By Thomas J. Ryan

Academy Sports’ initial public offering was priced on Friday below the projected range and basically flat in its first day of trading. In an interview with SGB Executive, however, Academy’s CEO Ken Hicks said the retailer’s business is on an up-trend, and he’s confident in long-term success.

“Quite frankly, I was not as concerned about where we went out at, because we’re in this for the long term,” said Hicks. “And the day was a challenging day because of external events, but we’re in this for the long term, and I believe that our performance going forward will get us there.”

The offering came on the day the broader market took a hit after President Trump and first lady Melania Trump were diagnosed with COVID-19.

Hicks recalled his past experience at J.C. Penney where he was president and chief merchandising officer from 2005 to 2009, and Foot Locker, where he was CEO from 2009 to 2014. In both cases, the stocks were trading at around $10 when he first assumed a larger leadership role and Penney’s rose to the mid-$50s and Foot Locker climbed to the mid-$60 range.

Hicks, who was appointed chairman, president and CEO of Academy in 2018, added, “I tell people they don’t really care where you started. They care where you are.”

As part of the offering, the Katy, TX-based chain, acquired by private-equity firm KKR in a leveraged-buyout in 2011, raised about $203 million from the sale of 15.6 million shares at a price of $13. In its first day of trading, the stock closed essentially flat at $12.99 but was trading up about 6 percent in mid-day trading on Monday.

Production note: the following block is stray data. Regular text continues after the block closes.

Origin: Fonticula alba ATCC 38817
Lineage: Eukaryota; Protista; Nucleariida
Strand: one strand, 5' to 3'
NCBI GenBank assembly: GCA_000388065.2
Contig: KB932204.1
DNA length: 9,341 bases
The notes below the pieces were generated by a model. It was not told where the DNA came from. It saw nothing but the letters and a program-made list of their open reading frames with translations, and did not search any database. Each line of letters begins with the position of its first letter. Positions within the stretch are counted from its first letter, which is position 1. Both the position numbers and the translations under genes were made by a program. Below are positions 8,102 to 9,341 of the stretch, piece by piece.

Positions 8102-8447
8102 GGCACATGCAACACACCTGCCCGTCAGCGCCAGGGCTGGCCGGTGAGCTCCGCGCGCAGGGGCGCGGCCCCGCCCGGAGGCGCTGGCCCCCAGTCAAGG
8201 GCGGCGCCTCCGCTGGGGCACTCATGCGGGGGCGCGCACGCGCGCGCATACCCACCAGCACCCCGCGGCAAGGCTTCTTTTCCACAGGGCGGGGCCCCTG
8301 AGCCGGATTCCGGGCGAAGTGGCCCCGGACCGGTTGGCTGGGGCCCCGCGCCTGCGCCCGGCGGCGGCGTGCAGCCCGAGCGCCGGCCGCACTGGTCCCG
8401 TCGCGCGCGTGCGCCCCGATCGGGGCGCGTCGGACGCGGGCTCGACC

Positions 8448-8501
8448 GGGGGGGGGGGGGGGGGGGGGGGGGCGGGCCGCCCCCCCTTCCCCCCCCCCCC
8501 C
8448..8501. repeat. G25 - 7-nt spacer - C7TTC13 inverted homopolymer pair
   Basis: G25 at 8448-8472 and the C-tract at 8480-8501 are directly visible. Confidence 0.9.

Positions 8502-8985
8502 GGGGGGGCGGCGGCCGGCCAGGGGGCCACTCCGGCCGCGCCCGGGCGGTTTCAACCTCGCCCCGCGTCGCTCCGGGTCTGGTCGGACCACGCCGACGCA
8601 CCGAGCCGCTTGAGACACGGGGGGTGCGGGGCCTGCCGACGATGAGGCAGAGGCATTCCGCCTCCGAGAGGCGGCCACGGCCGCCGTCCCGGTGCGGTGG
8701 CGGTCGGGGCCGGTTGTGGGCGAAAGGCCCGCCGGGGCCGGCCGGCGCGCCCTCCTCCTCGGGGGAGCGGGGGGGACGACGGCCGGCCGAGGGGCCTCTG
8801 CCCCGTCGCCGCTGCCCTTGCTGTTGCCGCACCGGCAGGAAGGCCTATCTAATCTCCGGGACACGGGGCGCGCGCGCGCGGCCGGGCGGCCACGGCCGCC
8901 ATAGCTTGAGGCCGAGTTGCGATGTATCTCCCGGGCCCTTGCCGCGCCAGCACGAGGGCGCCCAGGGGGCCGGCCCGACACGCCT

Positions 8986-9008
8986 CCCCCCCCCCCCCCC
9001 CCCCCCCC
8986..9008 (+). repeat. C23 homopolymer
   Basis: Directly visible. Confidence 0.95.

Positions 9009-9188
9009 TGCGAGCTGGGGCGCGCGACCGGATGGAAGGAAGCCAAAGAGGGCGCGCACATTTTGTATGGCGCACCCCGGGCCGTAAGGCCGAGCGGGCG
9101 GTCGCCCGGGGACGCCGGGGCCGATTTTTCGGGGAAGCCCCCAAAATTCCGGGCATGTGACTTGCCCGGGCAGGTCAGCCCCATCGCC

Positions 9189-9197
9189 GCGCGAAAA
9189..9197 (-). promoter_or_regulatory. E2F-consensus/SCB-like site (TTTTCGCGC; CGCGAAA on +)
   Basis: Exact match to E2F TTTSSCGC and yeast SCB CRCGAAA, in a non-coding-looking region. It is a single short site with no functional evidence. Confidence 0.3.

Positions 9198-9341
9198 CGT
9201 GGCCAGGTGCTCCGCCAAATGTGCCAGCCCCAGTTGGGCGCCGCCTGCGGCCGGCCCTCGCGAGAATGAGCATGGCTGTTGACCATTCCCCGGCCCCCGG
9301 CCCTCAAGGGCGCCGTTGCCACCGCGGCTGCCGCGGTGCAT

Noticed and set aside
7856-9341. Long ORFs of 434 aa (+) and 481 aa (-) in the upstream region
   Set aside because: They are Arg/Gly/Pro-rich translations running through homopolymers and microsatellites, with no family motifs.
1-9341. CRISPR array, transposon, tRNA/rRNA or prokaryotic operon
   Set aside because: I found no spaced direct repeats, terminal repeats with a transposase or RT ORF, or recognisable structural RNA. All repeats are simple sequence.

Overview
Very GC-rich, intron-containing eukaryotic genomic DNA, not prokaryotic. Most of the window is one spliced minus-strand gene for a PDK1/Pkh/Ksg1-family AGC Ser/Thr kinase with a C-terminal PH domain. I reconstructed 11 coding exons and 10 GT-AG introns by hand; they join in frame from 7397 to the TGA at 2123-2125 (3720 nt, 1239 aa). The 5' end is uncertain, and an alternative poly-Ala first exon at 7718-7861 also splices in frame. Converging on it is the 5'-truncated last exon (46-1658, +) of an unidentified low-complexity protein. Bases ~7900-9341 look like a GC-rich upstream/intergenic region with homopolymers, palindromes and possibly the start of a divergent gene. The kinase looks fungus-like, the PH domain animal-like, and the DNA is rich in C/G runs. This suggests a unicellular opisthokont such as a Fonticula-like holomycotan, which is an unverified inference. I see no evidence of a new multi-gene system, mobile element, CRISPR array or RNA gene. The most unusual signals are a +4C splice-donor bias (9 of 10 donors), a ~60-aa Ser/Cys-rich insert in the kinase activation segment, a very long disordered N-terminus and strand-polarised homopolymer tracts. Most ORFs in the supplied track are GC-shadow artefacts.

Academy Sports Nets $1.1 Billion Valuation
The offering price placed Academy’s overall valuation at roughly $1.1 billion. The company previously planned to sell the shares from $15 to $17 apiece for a valuation of around $1.5 billion.

Asked why now is an appropriate time for Academy to go public, Hicks said he believes Academy’s business has reached an “inflection point” with comps turning positive in the second half of 2019 helped by initiatives Hicks and his leadership team put into place.

Comps were down slightly, 0.7 percent, in 2019 after sliding 2.5 percent in 2018 and 5.2 percent in 2017. Hicks noted that the arrival of COVID-19 changed purchasing patterns in favor of the many categories Academy specializes in.

“We developed a strategy, put it in place at the beginning of last year and most of our initiatives took hold in the second and third quarter of last year,” said Hicks. “We had a very good back-half and a good start to this year. During normal times, we were doing well. Then the pandemic hit. We remained open because we were deemed an essential retailer, and we had a very good performance. We were up 27 percent in the second quarter.”

Hicks added, “I felt we’ve proven our strategies work, and the team is capable during normal times and during the most challenging times. We’re flexible and adjustable. I looked at where we were at Penney’s and Foot Locker at their inflection points and when their strategies took hold and started to perform. That’s where I believe Academy is now. We’re at that inflection point when things are starting to take hold, and we’re seeing the strategies work. Now is the time.”

Academy Sports Benefits From Turnaround Steps
Highlighting some of the changes his team has put in place, Hicks pointed to a larger focus on localized assortments. Hicks said, “We used to take the same assortment that we had in Houston and put it everywhere. We now localize. Each store and market’s assortment is bespoke. We put more cold-weather merchandise up in the north than we put in Houston, TX and focus our crawfish cookers in Louisiana.”